Assault raises questions at Blue Earth Area
BLUE EARTH — When should a school district intervene — and which school officials — when students face serious criminal accusations that also reflect on the school’s bullying and extracurricular eligibility policies?
Those are questions Blue Earth Area is grappling with in the wake of charges against four football players accused of holding down and beating a teammate at a party in Winnebago on Oct. 19.
The four were allowed to play in a state quarterfinal game on Nov. 10, even though school officials had knowledge of the incident. On Nov. 17, the teens were arrested and charged.
The football players — Wyatt Tungland, Dalton Nagel, Blake Barnett and Caden Ochsendorf — reportedly punched and slapped the alleged victim until he was unconscious, causing a concussion, and severe bruising and swelling to his face, according to the criminal complaint filed by the Winnebago Police Department.
Tungland is charged with third-degree assault causing substantial bodily harm, as well as aiding and abetting third-degree assault. He is scheduled to make an initial court appearance Monday.
Nagel is charged with aiding and abetting third-degree assault, while Barnett and Ochsendorf are charged with third-degree assault causing substantial bodily harm, and aiding and abetting.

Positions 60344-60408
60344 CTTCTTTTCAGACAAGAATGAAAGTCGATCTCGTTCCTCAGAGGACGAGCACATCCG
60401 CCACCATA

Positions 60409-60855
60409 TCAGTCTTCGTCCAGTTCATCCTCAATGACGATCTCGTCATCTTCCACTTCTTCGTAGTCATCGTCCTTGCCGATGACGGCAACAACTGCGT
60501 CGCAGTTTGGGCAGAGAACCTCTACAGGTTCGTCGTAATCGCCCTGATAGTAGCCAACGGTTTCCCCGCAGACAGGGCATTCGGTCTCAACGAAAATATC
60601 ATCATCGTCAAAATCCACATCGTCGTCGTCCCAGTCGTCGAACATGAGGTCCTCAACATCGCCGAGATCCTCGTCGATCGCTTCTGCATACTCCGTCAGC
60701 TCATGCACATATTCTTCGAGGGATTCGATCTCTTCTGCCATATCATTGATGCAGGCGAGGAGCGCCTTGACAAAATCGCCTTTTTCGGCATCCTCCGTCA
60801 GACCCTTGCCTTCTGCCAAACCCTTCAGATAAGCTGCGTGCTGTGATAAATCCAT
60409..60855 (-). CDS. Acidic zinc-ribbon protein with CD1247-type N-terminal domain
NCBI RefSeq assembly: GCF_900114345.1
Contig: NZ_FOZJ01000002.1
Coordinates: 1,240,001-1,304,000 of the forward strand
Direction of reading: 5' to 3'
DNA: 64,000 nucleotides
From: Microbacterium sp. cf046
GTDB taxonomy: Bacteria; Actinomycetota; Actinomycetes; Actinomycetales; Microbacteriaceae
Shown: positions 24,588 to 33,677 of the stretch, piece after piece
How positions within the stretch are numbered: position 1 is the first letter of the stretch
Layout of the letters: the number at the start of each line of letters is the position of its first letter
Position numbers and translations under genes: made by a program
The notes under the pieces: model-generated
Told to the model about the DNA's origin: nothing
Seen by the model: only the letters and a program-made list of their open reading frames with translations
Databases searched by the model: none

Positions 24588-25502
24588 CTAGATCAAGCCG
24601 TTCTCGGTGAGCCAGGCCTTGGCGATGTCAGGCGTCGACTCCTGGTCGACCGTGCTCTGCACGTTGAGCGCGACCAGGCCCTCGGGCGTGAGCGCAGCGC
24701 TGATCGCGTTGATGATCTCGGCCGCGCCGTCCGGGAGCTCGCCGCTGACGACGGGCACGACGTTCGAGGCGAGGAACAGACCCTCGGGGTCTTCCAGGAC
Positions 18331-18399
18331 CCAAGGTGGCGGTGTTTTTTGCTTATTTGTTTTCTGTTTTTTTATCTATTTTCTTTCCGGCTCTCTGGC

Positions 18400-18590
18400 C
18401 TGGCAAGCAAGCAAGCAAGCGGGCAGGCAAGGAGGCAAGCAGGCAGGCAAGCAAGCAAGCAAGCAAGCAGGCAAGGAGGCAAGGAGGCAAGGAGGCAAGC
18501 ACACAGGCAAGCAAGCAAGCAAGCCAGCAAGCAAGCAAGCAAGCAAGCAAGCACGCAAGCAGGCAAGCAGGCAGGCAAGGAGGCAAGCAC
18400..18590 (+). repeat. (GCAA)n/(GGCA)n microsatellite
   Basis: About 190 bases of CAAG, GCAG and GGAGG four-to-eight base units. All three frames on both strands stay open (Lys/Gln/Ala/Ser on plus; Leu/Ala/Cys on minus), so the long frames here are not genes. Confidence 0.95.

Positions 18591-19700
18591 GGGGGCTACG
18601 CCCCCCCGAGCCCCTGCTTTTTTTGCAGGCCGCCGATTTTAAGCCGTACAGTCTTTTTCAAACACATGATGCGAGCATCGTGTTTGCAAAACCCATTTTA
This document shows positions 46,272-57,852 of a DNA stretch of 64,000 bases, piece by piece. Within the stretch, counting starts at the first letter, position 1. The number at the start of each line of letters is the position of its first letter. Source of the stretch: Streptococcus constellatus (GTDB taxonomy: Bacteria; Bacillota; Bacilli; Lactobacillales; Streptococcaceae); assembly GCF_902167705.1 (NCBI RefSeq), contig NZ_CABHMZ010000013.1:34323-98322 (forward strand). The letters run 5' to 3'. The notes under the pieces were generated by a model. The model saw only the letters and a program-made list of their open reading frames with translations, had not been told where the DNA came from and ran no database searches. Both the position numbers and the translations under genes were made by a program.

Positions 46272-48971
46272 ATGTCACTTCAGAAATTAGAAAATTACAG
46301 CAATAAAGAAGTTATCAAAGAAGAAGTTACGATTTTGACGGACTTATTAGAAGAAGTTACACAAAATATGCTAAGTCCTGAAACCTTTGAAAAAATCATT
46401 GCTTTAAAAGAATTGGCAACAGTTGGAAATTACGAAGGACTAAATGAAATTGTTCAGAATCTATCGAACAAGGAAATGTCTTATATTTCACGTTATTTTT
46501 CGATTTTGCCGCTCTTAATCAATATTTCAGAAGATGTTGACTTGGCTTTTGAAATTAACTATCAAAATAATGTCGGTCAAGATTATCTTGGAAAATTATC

Blue Earth Area Superintendent Evan Gough was quoted in the Minneapolis Star Tribune on Nov. 27 as saying it would not have been fair to bench the players accused of the assault based on accusations and not hard facts, and that the district would need eyewitness accounts, admissions of guilt, and video or photo evidence. On Wednesday, Gough said he was misquoted, and that his comments were not about the current investigation, but instead about how he would handle such a matter as a school principal. Because the current investigation is ongoing by the Winnebago Police Department, Gough said Wednesday he cannot comment on it. He did say that when schools handle investigations, they cannot just accept someone’s complaint as fact.
According to the district’s bullying prohibition policy, the school must undertake or authorize an investigation within three days of receiving the complaint or report of bullying or other prohibited conduct. Gough said that who is involved in conducting the investigation (in addition to the superintendent) depends on the circumstances surrounding it. If the investigation involves athletics, Gough said the athletic department could be involved.
While the alleged victim returned to football practice with visible injuries following the Oct. 19 party, the assault was not reported to the school until weeks later by the alleged victim’s mother. According to the district harassment and violence policy, any teacher, school administrator, volunteer, contractor or other school employee must inform the proper school official immediately if they have knowledge or belief of conduct that may constitute harassment or violence. The reports or complaints of harassment or violence would then go to the superintendent.
Gough’s comments on Wednesday came a day after his “State of the District” address, in which he touched briefly on the alleged assault. He said Blue Earth Area will set up an anti-bullying task force, in the wake of a public outcry at the Nov. 20 school board meeting. Citizens blasted the district not only for the recent incident involving the football players, but also described a history of bullying that the district has not properly addressed.